Seattle becomes first US city to ban caste discrimination

Seattle becomes first US city to ban caste discriminationSeattle becomes first US city to ban caste discrimination
via @obed_manwatkar
Seattle has become the first city in the world outside of South Asia to implement a ban on caste as part of its anti-discrimination law.
The announcement came on Tuesday when the Seattle City Council added caste to the city’s anti-discrimination law following a 6-1 vote in favor, prompting a fierce reaction from opposition groups and an overflow of emotions from supporters.
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Cheers and chants echoed through the city hall chamber after the council voted in favor of the ordinance pushed forward by District 3 City Council member Kshama Sawant. 
Several supporters of the ordinance chanted “Jai Bhim” (victory for Bhim), a rallying cry for followers of B.R. Ambedkar, an Indian Dalit rights icon who died on Dec. 6, 1956.
I’m emotional because this is the first time such an ordinance has been passed anywhere in the world outside of South Asia,” Yogesh Mane, a Seattle resident who grew up in India as a Dalit, or so-called “untouchable,” told the Associated Press. “It’s a historic moment.”
Thenmozhi Soundararajan, executive director of Equity Labs, a Dalit civil rights organization based in Oakland, California, said the passing of the ordinance served as a “powerful message that Dalit people are not alone.”
The South Asian community has united to say we want to heal from the trauma of caste,” she added.
In a statement, Sawant explained that the ordinance would not single out one community and that it would account for how the discrimination of the caste system had crossed national and religious boundaries.
We’ve heard hundreds of gut-wrenching stories over the last few weeks showing us that caste discrimination is very real in Seattle,” Sawant said.
While the majority of activists who attended the Tuesday deliberation were supporters of the ordinance, a few opposing groups also voiced their opinion on the city council’s decision.
C.H. Srikrishna, a tech worker based in the San Francisco Bay Area, told the Associated Press he is worried about the potential impact of the passed ordinance on the South Asian community.
“I too want discrimination to end,” he said. “But we need to first determine that widespread discrimination exists. We need more time, context and background. The way in which the council has rushed this ordinance is concerning.”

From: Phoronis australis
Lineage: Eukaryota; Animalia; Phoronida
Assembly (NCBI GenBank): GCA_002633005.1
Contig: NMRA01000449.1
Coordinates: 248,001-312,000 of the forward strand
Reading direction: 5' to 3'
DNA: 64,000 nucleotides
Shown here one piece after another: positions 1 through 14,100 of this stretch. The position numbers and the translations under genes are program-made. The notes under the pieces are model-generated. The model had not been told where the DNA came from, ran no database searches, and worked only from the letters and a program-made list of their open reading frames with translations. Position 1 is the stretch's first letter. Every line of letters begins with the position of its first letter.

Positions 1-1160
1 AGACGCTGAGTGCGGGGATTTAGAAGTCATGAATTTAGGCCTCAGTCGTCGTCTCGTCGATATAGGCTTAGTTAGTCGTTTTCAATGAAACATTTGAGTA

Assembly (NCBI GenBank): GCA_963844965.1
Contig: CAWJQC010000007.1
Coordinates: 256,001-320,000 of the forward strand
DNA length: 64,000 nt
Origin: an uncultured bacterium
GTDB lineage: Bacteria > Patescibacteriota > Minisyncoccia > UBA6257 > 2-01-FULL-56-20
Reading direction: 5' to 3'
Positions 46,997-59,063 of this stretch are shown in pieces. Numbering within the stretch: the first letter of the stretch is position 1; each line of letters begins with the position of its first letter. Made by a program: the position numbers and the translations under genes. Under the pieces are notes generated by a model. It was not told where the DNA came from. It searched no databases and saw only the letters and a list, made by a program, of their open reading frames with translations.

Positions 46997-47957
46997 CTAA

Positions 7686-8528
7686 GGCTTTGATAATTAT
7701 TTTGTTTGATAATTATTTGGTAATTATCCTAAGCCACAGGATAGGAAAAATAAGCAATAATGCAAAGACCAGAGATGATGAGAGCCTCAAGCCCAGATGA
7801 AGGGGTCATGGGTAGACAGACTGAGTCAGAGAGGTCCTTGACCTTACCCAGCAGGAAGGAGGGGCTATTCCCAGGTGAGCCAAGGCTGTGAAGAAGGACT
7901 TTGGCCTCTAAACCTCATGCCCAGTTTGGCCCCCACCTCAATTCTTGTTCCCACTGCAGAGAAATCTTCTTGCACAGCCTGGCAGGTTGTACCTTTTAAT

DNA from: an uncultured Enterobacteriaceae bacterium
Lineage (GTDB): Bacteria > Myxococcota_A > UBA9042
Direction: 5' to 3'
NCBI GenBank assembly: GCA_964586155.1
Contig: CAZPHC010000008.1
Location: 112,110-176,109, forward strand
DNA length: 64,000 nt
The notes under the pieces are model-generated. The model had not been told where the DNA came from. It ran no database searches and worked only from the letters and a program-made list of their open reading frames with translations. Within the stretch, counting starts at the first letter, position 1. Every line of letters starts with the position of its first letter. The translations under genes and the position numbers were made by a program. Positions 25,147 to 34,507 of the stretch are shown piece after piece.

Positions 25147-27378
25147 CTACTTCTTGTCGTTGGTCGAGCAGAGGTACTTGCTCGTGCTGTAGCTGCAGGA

Srikrishna added that he felt his religion was being attacked by the ordinance: “When you say it originated 2,000 years ago, that is implicitly blaming Hinduism. That bothers me. I feel betrayed.”
Sanjay Patel, who owns a tech company in the Seattle area, shared that he had never experienced discrimination in the U.S. as a member of the lower caste, but the latest passed ordinance reminded him of what he thought was an outdated issue.
I fear with this law, businesses will be afraid to hire South Asians,” Patel told AP. “It will also affect interpersonal relationships if community members start viewing each other with a caste lens.”
Although the over 2,000-year-old social hierarchy was officially abolished in 1950, its effects are still felt among those in the lower caste in all aspects, such as social, cultural and economic.
The hierarchy consists of four main categories: the Brahmins (priests and teachers), Kshatriyas (warriors and rulers), Vaishyas (traders and merchants) and the Shudras (laborers). Those categorized outside the four are considered Dalits, and have always been tasked to perform specific jobs, like cleaning and waste picking.
The New Humanitarian claimed in its November 2022 report that there are around 280 million Dalits — about 20% of India’s 1.3 billion population — in the country.
While Seattle has become the first city in the U.S. to ban caste discrimination, other universities in the country have already implemented similar policies.
Some universities include Brown University, which became the first Ivy League school to implement the policy, the California State University System, Colby College and the University of California, Davis.
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